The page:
Mistaken Identity by Lisa Scottoline Book Review & Summary
5 out of 5 stars.
Today I am reviewing one of the novels on my best legal thrillers and courtroom drama list: Mistaken Identity by Lisa Scottoline. This book was one of the first legal thrillers that I read, and, unbeknownst to me, I thought that the protagonists of legal dramas were equally split between men and women. Not so. So, when I reread this book for the blawg, it was with a certain amount of happiness that a woman lawyer and author could break into the very male-dominated genre. 5 out of 5 stars.
Mistaken Identity by Lisa Scottoline Book Review
Lisa Scottoline writes the Rosato legal thriller books, of which she has many. Bennie Rosato is the head honcho, a criminal defense attorney. This time, she takes on a case with the client who looks surprisingly like Bennie. And that's because we find out, throughout the book, that her client, Alice Connolly, is her twin sister. Apparently, her mother gave up her twin sister for adoption ... or whatever (as her mother cais mentally ill) ... and Bennie will never know the answers because her mother passes away during the book. Which is strange, but I think just a machination of the author's will.
Alice has been charged with killing her boyfriend, a cop. And if you know anything about Philadelphia, or Filth-a-delphia as we call it in Pennsylvania, cops are crooked. In fact, everyone from Philly is filthy.
With that background, I can honestly say that the legal system rang its truest. Because everything that Bennie did to help poor Alice was turned down by the judge, the police, and the DA. In short, the case was stacked against her. That's because Alice is taken the fall for someone. Or something.
But when they go to trial ... all of a sudden, Alice look exactly like her! A strategy that Bennie used to set her client free. Or at least cause chaos. I'm not sure which because honestly, I couldn't quite figure out the legal strategy myself.
The end was all over the place. I didn't think that Ms. Scottoline really gave this book a good edit because the set-up wasn't done quite right. But I overlooked most of the flaws because I enjoyed the story.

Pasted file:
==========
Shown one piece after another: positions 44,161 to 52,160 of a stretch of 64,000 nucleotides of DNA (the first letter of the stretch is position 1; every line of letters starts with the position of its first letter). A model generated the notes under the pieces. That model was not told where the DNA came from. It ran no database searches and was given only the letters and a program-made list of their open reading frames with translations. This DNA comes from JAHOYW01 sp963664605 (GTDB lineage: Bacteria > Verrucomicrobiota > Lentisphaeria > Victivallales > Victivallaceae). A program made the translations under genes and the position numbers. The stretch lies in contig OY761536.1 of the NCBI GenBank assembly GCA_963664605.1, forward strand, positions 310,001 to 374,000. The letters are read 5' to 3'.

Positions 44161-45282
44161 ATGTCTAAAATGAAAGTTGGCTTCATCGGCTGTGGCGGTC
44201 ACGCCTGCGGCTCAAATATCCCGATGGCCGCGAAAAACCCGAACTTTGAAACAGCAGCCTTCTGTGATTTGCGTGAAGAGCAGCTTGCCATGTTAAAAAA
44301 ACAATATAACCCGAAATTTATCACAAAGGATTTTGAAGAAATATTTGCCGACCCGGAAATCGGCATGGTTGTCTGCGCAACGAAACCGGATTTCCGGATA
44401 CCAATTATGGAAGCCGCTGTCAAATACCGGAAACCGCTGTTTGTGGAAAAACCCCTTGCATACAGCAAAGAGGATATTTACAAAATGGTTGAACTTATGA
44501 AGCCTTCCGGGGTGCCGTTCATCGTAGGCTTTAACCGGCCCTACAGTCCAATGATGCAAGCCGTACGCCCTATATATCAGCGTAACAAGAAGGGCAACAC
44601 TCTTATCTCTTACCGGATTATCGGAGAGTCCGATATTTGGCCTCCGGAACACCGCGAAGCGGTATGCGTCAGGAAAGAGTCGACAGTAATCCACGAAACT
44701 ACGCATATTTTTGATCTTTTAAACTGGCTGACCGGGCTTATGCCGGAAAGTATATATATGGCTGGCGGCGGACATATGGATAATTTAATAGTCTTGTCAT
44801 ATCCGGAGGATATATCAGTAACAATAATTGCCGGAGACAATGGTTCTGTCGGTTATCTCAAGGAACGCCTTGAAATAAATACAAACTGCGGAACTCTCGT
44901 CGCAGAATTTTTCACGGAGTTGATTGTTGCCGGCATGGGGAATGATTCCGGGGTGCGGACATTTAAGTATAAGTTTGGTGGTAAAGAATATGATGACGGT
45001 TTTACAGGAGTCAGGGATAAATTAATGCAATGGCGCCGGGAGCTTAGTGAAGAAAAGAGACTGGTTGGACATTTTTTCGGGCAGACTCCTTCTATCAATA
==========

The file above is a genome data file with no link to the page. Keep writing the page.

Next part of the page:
Throughout the book, we get to see Bennie as a real person, living with real struggles. This is usually not the case with John Grisham, or at least the real struggles take a back seat to the legal problem. This created a multi-dimensional book, which I very much liked.
Mistaken Identity by Lisa Scottoline Legal Review
This isn't really going to be a legal review so much as it is commentary. And it's about whether or not you should represent your family members. The short answer is that, yes, in Pennsylvania, you can represent anyone (which includes your family members). But as we see in this book, representing them isn't always for the best ... for either the client or the attorney. That's because lines can be blurred.
Of course, it also depends on what kind of case it is. A divorce? Don't touch that shit with a ten foot pole. Criminal case? If you can keep a level head, and not let the emotions run you. And let me tell you, a trial has a lot of emotions. Not the least of which is the final jury verdict.
Not to mention that you can run into all sorts of ethical issues here. I mean, you are taking money (or maybe not taking money) from your family member, over which you may have tremendous power and persuasion. That a "normal" client might be able to see a bit clearer, probably because your client is not emotional involved (as in, being a family member) with the family dynamics also messing with the legal dynamics.
Maureen's Legal Bottom Line
Some loose ends that I did not care for, including the premise of the book. But I've read that Lisa Scottoline discovered her half-sister when she was an adult, which was the inspiration for this book. Lots of layers. Lots of questionable ethics, which may or may not include representing someone whom you believe to be your long lost twin sister. But, I give it 5 out of 5 stars. For the kick ass female alone.